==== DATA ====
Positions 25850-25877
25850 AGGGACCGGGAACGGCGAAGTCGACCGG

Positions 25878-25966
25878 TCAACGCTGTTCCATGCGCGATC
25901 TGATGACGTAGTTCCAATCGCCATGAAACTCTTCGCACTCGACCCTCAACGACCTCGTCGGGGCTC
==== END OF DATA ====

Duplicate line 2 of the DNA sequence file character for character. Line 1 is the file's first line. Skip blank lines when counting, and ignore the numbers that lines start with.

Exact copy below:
25850 AGGGACCGGGAACGGCGAAGTCGACCGG